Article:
I don’t just introduce youth to the outdoors. I took a 45-year-old fellow on his first duck hunt in December, 2017. He was a computer enthusiast and had never duck hunted a day in his life.
He had just started bowhunting two years earlier but hadn’t been successful at all. He went on a guided hunt with me and brought a buddy of his with him. They both harvested a limit of ducks. He was so excited about the ducks he’d taken and couldn’t wait to get those cleaned birds back to his house. He told me about all the different recipes he planned to try with the ducks he had taken. Finally, he had been successful as a hunter, although he hadn’t been successful as a bowhunter.
I guide for Columbia River Decoys Guide Service. This is my fifth year of guiding and calling for this group. About 10 years ago, I decided that harvesting ducks wasn’t all that duck hunting was about, and I finally realized that taking hunters who had never duck hunted before or very little provided me an opportunity to share my love of the sport.
Being able to watch these hunters get excited and take ducks was more fun for me than taking a limit for myself. The guide service gets many first-time duck hunters, as well as hunters who have only been marginally successful. We also get hunters who have hunted ducks often. I enjoy spending time with them, sharing the resource and explaining why duck hunting is more than just about shooting ducks.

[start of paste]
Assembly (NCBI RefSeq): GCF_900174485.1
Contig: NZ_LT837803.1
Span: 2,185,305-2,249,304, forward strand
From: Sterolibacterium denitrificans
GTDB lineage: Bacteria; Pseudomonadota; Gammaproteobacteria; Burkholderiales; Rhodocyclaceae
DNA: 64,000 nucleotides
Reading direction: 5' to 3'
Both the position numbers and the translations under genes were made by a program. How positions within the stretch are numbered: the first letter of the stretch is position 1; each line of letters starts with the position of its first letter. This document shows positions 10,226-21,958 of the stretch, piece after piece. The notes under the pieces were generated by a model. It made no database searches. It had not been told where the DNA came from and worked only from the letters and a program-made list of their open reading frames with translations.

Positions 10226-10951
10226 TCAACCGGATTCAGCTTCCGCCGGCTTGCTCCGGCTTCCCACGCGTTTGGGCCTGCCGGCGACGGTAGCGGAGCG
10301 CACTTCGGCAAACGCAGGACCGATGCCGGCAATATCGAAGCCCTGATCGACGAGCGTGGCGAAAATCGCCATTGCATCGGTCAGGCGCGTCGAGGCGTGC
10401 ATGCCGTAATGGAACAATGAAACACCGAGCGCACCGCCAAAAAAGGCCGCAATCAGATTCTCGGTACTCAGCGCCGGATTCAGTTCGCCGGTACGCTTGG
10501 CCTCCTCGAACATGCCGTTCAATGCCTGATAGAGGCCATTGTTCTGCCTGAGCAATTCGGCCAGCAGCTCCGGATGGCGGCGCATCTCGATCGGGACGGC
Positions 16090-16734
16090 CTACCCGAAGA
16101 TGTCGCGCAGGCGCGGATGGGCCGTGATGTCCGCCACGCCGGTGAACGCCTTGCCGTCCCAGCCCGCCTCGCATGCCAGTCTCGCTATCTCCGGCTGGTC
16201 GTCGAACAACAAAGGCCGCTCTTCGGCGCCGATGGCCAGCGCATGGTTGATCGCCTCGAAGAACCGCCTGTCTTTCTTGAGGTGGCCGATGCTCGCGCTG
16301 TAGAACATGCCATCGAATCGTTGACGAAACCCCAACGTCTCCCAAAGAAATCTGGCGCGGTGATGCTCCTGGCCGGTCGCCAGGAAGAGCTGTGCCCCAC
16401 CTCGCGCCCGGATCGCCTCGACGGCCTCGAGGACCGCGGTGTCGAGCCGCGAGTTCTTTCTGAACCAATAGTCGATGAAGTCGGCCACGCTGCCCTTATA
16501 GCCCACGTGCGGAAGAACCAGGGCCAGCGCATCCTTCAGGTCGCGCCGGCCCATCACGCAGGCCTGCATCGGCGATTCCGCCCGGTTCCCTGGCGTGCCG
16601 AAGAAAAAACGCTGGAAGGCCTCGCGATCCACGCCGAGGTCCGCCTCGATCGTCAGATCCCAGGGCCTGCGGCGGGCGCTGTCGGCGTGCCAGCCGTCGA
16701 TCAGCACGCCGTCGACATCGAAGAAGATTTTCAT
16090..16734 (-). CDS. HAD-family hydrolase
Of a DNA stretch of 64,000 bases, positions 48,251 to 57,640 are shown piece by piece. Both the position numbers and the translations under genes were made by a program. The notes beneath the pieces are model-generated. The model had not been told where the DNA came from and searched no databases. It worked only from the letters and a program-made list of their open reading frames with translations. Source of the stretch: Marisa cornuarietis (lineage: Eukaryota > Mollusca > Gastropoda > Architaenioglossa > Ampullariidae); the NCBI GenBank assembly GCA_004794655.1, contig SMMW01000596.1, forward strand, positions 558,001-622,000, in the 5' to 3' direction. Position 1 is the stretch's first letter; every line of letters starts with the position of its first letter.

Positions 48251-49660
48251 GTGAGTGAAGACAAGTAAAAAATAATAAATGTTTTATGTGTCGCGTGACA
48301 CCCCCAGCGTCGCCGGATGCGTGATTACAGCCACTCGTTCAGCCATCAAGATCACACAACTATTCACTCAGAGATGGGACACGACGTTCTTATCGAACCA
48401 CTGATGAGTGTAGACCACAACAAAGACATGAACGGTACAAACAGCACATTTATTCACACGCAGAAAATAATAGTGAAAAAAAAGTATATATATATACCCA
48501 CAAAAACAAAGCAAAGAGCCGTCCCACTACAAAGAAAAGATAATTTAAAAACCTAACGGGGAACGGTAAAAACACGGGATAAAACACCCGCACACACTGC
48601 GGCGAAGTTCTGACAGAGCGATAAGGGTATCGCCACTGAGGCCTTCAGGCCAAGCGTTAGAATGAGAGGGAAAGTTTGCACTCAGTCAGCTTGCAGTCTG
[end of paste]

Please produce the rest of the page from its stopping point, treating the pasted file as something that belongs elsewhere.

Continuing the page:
I also volunteer as the treasurer for the largest Ducks Unlimited club in the State of Oregon. I’m the president of our retriever club and the Oregon Waterfowl Festival Association, too. After my term is over, I’ll still be on the board of the festival. I enjoy working with a group of people to reach goals that are greater than any of my personal goals. The Oregon Waterfowl Festival promotes and funds many youth activities. All the blinds we use for youth waterfowl hunts have been purchased by this organization and DU.
If outdoors men and women don’t support conservation organizations, then we won’t have ducks to hunt. For me, conservation and hunting go hand in hand. Hunting for all wild species is very dependent on the conservation organizations that help protect and acquire habitat, fund lobbyists to make sure the rights of hunters and wildlife are protected and develop programs for future generations of hunters. I guess you can say that we’re all in this program together for the betterment of everyone. Mossy Oak plays a major role in hunting, conservation and encouragement of youth participating in the outdoors.
James MacDonald of Cornelius, Oregon, has been a Mossy Oak ProStaffer for almost 10 years. He was recently named 2017 Mossy Oak ProStaffer of the Year for his philanthropy work and volunteerism. MacDonald enjoys hunting waterfowl, teaching others to hunt and training retrievers.
James MacDonald | Mossy Oak ProStaff